CVE-2024-3400: PAN-OS Command Injection Vulnerability in GlobalProtect Gateway. Learn More

CVE-2024-3400: PAN-OS Command Injection Vulnerability in GlobalProtect Gateway. Learn More

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Unraveling the True Cost of Ransomware Attacks and Essential Strategies for Mitigation

A ransomware attack can demoralize or debilitate organizations quite like no other. Not only does ransomware strike a company's morale, but it also causes massive financial losses along with reputational damage that could prove difficult to repair.

Cybersecurity Ventures predicted global ransomware damage costs to reach $20 billion annually in 2021, up from $325 million in 2015. In eight years from now, the costs will exceed $265 billion.

If these predictions hold true, businesses are rightfully concerned about how much ransomware could cost them in the coming years. However, protecting against it shouldn't cost the earth.


Switching Tactics

Cybersecurity strategies have changed in recent years as the industry has broadly accepted that suffering a data breach is more of a "when, not if" situation. In response, many businesses are now focused on prevention, preparation, and response.

With such a switch in mentality, businesses assume they will need more work and more resources and, inevitably, incur more costs. Although that may be the case in the first instance, if businesses are clever in setting up their cybersecurity strategy, they can save money in the long run.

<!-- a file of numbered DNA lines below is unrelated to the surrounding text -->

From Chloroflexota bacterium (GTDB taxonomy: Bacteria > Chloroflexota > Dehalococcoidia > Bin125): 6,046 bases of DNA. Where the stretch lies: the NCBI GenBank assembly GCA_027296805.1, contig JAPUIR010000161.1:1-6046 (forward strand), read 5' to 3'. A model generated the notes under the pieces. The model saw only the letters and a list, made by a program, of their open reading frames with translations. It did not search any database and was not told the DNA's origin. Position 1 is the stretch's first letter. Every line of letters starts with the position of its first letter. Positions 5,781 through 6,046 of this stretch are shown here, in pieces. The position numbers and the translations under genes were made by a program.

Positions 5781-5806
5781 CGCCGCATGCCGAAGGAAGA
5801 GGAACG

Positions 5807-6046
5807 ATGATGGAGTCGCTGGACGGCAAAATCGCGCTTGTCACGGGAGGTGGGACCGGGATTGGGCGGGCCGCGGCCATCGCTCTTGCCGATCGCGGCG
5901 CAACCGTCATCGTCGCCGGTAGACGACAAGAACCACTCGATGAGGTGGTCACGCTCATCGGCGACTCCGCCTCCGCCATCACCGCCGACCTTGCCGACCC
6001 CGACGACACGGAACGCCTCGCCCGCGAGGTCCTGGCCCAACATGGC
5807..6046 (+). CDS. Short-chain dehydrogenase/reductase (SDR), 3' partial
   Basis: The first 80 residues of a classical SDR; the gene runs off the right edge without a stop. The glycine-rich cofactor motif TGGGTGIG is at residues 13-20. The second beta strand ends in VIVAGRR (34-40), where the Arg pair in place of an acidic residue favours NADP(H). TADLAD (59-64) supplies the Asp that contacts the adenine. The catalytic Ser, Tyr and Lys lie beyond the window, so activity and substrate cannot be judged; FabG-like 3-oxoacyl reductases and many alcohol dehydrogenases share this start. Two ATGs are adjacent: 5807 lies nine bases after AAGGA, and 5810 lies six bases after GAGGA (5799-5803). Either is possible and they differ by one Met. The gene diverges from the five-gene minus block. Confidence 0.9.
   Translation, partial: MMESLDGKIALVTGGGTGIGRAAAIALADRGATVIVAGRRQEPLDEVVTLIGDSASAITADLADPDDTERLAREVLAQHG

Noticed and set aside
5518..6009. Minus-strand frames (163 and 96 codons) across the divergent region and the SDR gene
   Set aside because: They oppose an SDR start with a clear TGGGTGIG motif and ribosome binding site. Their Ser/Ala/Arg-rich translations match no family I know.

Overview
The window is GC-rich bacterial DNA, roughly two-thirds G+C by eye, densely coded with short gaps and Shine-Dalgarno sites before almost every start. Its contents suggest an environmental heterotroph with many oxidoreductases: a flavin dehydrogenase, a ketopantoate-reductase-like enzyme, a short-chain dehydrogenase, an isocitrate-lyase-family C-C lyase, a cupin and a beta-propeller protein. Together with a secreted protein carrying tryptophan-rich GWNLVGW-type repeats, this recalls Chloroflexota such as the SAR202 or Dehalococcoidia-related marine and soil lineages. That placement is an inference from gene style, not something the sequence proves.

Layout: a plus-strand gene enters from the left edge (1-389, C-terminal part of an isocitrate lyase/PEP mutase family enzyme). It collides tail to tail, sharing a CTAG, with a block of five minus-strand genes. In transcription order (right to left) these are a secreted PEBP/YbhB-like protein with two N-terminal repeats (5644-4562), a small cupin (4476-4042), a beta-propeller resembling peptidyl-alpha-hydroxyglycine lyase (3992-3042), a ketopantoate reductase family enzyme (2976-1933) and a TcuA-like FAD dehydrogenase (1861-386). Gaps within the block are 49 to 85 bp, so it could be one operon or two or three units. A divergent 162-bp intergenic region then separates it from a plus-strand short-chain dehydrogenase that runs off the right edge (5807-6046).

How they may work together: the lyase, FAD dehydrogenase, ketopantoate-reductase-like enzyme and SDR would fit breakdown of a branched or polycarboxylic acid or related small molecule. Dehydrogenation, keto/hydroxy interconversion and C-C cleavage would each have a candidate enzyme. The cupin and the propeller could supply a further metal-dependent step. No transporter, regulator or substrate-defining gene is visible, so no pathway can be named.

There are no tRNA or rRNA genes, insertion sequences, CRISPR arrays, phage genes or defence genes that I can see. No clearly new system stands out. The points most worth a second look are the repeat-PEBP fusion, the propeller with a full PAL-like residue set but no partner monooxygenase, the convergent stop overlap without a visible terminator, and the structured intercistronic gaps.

It's vital that going forward, there is a greater focus on balancing the overall return on investment (ROI) and the level of risk an organization's cybersecurity strategy presents.


Reassessing Priorities and Getting ROI

Although security strategies have evolved, many organizations over-rely on technology products to meet their cybersecurity needs. While products and solutions, of course, have their place, businesses need to strike a balance between technology, people, and processes – ideally with technology acting as an underlying factor to support the other two.

No organization will ever be 100% secure, but those who fare the best have an internal culture that supports and takes an offensive approach to security, makes it everyone's responsibility, and proactively and proactively communicates on the subject with its board, C-level, and employees effectively.

In addition, by increasing security maturity and measuring oneself on an evolving scale rather than looking at it as black and white, whether we are secure or not, businesses will automatically make strategic, as well as operational, decisions and related investments. This process promotes a focus on improvement and where money is going (versus solely having the latest and greatest platform on the market and hoping it provides the protection the business seeks).

Ensuring ROI means focusing on security posture overall. Businesses want to be sure they have a tolerable level of risk, are resilient to attacks such as ransomware, and their reputation remains intact.

Businesses can't control everything, so prioritizing key assets is the best approach. Prioritization means working out what within the business is likely to be most at risk – for example, customer data, innovation documentation patents, and employee personal identifiable information (PII) – and ensuring the appropriate people, processes, and technology are surrounding it and are fully resourced.

What's more, taking preventative measures as well as continuously monitoring, testing, and adapting security approaches based on shifting priorities or business goals should be something every organization is doing to build their security maturity and ensure ROI.


5 Key Measures to Mitigate the Ransomware Threat

No company is off limits, and there is no foolproof method to keeping ransomware out of the business environment. But there are common-sense steps organizations can take to make themselves a less likely target – or at least one who rebounds much quicker than others in the event of an attack.